Ted Kennedy & Orestes

I read the story of this family – of greatness, human failure, tragedy – as though Euripides got to write his grand, tragic take on American history. Spare me the reflexive disdain – and the reflexive hagiography – for him, his brothers and his parents. But it would be out of his family’s character somehow for him to come to his end quietly and without suffering.

I’m sorry for him – I can only imagine the horror at a diagnosis like this – and for his family, whose love I hope will comfort him.

He may not have been the greatest Senator we’ve had in the nation, but he has been a notable one, and he has dedicated his life to service. So here’s an appreciation of him, and a thank you from me and my family.

Update: For a very human response and a crushing personal story, go see Steve Smith’s blog.

7 thoughts on “Ted Kennedy & Orestes”

  1. How is Ted Kennedy Orestes? Orestes killed his mother, who had killed his father, who had killed his sister …

    How about Paris, the much-less-distinguished kid brother of the great Hector – two Hectors, in this case?

    I think Euripides could have written a great tragedy about the Kennedys, and its theme would be the folly of dynastic ambitions in a democratic nation, and the mutual agonies that each inflicts on the other.

    The Kennedy saga had good aspects. With no bitterness to them, I say it had no place in a country where human beings are meant to be equal and self-sustaining, and we would all be better off if it had never happened. The country and the Kennedys both. It was partly their fault, partly our fault. Enough with the beautiful saviors.

    You’re right to recognize his senate career. After the dream was debunked, he buckled down and dedicated himself to being a senator, doing his duty as he saw it. It wasn’t duty as I saw it, or even as many Democrats saw it, but it was meant to be.

  2. I think there’s a parallel to the house of Orestes, but I won’t argue it on this sad occasion.

    Since Ted Kennedy’s prospects of survival seem remote, let him beat the odds, but if he can’t beat the odds may he face his fate with all the fortitude a man can have, strengthened by his family, friends and clients from a lifetime of public service. And may his bereaved family have abundant healing, soon.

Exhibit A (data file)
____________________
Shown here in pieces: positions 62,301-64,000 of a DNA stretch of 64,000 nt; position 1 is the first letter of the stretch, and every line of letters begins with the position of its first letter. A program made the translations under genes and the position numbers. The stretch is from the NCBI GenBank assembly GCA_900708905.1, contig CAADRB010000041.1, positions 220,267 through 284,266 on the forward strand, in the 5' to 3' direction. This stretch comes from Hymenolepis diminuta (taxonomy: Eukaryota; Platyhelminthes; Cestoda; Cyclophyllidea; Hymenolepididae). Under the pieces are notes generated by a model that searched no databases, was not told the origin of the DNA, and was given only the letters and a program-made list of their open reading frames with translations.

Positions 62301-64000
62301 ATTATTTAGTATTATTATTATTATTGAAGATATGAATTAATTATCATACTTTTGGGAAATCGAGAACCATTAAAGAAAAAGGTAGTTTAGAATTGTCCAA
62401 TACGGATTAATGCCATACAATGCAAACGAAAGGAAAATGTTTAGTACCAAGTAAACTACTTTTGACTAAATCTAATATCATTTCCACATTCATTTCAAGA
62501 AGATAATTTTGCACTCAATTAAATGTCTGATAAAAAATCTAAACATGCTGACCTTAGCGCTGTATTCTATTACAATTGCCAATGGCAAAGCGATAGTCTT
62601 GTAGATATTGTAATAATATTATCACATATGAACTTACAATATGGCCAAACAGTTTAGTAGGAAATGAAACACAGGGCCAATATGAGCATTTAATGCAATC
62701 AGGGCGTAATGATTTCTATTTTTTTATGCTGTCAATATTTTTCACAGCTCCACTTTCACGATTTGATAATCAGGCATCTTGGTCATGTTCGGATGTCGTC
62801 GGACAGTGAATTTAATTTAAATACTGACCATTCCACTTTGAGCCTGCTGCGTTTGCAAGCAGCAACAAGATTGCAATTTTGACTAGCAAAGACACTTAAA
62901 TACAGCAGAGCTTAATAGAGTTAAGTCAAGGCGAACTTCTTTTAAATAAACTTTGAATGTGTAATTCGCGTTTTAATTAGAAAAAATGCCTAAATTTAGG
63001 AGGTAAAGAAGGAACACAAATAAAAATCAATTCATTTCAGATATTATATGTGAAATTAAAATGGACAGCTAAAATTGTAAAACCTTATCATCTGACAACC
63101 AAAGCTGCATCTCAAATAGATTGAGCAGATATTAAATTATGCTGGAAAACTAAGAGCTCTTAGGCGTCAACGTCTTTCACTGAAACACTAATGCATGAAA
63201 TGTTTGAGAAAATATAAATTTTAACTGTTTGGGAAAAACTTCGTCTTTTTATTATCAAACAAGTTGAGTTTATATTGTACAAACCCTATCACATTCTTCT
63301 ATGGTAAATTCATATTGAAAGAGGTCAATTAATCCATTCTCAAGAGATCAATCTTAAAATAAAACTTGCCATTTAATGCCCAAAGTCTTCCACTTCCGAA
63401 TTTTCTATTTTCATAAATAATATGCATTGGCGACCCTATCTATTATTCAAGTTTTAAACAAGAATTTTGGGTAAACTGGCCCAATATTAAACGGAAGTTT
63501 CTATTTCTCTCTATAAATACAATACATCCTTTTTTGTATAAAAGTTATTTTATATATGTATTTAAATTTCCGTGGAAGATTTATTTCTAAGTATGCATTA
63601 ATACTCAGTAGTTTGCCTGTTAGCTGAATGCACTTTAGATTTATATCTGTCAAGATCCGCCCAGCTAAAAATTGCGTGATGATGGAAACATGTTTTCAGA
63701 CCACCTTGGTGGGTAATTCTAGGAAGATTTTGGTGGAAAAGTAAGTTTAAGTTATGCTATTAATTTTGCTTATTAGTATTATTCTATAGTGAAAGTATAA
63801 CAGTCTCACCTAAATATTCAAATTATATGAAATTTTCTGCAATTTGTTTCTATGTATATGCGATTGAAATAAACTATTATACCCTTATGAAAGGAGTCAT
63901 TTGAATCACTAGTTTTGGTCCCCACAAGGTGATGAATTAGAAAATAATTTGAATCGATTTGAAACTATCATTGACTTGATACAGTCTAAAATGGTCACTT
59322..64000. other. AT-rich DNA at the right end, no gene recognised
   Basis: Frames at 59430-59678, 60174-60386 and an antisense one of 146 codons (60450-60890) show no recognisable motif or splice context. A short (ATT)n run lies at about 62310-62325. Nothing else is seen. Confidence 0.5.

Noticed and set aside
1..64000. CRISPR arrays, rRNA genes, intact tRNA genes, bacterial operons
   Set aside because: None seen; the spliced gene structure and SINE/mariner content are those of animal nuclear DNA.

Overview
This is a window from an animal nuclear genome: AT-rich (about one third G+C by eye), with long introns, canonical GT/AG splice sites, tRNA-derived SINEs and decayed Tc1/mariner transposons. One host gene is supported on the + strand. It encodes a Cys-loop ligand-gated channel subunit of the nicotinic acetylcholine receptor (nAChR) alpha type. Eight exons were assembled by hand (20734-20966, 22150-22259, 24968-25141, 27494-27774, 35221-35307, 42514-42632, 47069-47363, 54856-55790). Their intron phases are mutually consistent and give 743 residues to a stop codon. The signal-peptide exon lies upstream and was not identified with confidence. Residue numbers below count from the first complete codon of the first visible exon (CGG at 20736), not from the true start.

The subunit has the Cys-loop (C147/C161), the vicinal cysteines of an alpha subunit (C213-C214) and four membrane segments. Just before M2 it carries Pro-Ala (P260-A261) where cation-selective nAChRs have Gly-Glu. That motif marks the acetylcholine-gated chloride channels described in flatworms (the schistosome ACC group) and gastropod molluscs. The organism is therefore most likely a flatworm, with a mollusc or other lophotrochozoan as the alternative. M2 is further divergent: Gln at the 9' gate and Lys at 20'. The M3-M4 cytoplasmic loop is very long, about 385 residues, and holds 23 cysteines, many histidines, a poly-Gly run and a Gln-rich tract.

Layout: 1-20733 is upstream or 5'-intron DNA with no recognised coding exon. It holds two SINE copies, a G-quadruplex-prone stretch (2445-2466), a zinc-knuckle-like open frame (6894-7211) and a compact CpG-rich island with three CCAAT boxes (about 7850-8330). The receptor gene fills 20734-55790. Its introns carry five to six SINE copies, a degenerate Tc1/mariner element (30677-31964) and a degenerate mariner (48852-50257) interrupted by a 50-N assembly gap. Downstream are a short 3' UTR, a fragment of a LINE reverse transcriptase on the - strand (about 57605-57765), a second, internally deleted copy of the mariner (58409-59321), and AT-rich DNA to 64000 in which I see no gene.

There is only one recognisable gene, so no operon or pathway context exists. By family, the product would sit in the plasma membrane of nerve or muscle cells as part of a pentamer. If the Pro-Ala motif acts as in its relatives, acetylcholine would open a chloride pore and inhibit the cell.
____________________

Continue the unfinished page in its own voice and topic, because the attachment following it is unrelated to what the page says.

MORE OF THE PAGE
3. Every single position the man took ran counter to my beliefs. I wouldn’t wish his current situation on my worst enemy, but I’m not going to thank him for his service either.

    If there was some way he could get well and get out, I’d be all for it.

  4. Have to agree with BillB. His current illness is a terrible shame and I do hope he recovers (it is survivable, apparently, though low percentage).

    However, if he were not a Kennedy and the Chappaquiddick accident had not occurred in Massachusetts, he may well have spent 15-25 years in jail, not in the Senate.

    In addition, while some may admire his “dedication” to causes and the elitist liberal agenda, he is not a person to be admired. His character has so many flaws, it is amazing that he kept being elected to the Senate (other than he is a Kennedy in MA).

    Anyway, I wish him the best in beating the tumor, but wish he would step down regardless.

    Mike K.
    (from Massachusetts)

  5. Like or dislike his Senate career, he hasn’t just phoned it in (as one might say of the last and the likely-upcoming Presidential candidates from Kennedy’s party.) Bottom line, I think he is a deeply flawed but honorable man (and that honor may have been harder to come by than it would have been for others, all things considered) so if he succumbs, it will be a loss for the body politic.

Leave a Reply

Your email address will not be published. Required fields are marked *

You may use these HTML tags and attributes: <a href="" title=""> <abbr title=""> <acronym title=""> <b> <blockquote cite=""> <cite> <code> <del datetime=""> <em> <i> <q cite=""> <strike> <strong>